To Massachusetts

A poem by John Greenleaf Whittier

What though around thee blazes
No fiery rallying sign?
From all thy own high places,
Give heaven the light of thine!
What though unthrilled, unmoving,
The statesman stand apart,
And comes no warm approving
From Mammon's crowded mart?
Still, let the land be shaken
By a summons of thine own!
By all save truth forsaken,
Stand fast with that alone!
Shrink not from strife unequal!
With the best is always hope;
And ever in the sequel
God holds the right side up!
But when, with thine uniting,
Come voices long and loud,
And far-off hills are writing
Thy fire-words on the cloud;
When from Penobscot's fountains
A deep response is heard,
And across the Western mountains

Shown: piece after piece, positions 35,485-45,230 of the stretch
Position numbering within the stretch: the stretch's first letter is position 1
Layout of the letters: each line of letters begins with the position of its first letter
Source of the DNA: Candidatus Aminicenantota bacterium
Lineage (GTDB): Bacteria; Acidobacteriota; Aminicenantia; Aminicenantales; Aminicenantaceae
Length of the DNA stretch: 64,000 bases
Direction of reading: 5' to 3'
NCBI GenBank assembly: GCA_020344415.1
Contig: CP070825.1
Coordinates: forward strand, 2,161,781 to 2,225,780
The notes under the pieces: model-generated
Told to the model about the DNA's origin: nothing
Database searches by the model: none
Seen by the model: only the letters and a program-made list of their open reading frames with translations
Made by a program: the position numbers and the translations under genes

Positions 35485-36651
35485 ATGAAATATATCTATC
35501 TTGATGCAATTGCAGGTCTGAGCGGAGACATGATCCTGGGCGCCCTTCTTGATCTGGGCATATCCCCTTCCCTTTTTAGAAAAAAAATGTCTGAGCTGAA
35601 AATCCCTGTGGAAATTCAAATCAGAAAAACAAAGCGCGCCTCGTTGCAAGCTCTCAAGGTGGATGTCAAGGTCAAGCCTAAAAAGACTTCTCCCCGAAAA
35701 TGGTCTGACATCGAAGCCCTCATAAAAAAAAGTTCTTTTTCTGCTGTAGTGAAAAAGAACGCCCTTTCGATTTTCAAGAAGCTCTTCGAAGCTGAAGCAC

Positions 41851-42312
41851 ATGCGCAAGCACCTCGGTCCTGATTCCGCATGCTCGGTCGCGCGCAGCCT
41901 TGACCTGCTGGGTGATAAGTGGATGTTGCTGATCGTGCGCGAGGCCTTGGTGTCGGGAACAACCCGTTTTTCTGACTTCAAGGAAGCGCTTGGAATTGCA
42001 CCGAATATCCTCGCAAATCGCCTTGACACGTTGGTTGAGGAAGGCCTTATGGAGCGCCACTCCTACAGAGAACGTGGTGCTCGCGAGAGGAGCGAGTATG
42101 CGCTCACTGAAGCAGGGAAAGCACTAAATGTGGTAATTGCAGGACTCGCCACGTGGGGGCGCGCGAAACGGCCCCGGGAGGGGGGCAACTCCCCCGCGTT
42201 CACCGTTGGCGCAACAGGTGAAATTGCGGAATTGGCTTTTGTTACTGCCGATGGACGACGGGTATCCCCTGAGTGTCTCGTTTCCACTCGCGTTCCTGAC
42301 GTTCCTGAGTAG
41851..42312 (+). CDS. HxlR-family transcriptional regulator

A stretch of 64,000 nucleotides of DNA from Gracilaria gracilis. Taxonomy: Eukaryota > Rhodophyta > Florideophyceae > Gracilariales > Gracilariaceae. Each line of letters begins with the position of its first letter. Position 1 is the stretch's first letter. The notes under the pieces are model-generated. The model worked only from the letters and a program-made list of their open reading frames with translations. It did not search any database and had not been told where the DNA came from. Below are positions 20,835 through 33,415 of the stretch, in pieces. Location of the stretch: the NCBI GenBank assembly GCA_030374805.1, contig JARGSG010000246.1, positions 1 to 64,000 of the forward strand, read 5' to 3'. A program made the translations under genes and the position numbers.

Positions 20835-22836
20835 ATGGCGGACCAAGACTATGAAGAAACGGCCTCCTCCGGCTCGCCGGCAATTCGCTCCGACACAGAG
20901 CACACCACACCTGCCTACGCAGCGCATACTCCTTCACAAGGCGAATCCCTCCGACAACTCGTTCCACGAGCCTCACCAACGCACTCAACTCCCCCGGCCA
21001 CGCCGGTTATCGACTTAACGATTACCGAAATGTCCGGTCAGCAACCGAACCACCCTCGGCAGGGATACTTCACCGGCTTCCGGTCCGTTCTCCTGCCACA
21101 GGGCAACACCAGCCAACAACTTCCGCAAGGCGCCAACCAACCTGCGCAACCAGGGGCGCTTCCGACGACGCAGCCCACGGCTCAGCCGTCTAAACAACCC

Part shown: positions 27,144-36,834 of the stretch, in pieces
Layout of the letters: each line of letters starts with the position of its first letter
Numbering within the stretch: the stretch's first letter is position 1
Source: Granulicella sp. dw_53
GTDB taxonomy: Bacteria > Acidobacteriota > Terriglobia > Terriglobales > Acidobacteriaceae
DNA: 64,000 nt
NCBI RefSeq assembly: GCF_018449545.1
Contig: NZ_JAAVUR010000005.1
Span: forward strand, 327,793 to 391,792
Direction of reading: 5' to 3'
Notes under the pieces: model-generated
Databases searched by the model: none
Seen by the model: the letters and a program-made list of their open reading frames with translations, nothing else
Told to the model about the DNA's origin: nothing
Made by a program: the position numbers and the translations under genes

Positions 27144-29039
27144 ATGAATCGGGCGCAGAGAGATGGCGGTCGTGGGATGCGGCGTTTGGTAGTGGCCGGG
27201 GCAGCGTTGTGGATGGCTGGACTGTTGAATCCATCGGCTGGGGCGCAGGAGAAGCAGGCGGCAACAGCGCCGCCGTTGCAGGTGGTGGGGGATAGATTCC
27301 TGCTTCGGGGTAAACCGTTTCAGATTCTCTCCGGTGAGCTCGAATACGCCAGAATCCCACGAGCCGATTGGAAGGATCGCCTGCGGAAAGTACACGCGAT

Rolls back thy rallying word;
Shall thy line of battle falter,
With its allies just in view?
Oh, by hearth and holy altar,
My fatherland, be true!
Fling abroad thy scrolls of freedom!
Speed them onward far and fast!
Over hill and valley speed them,
Like the sibyl's on the blast!
Lo! The Empire State is shaking
The shackles from her hand;
With the rugged North is waking
The level sunset land!
On they come, the free battalions!
East and West and North they come,
And the heart-beat of the millions
Is the beat of Freedom's drum.
"To the tyrant's plot no favor!
No heed to place-fed knaves!
Bar and bolt the door forever
Against the land of slaves!"
Hear it, mother Earth, and hear it,
The heavens above us spread!
The land is roused, its spirit
Was sleeping, but not dead

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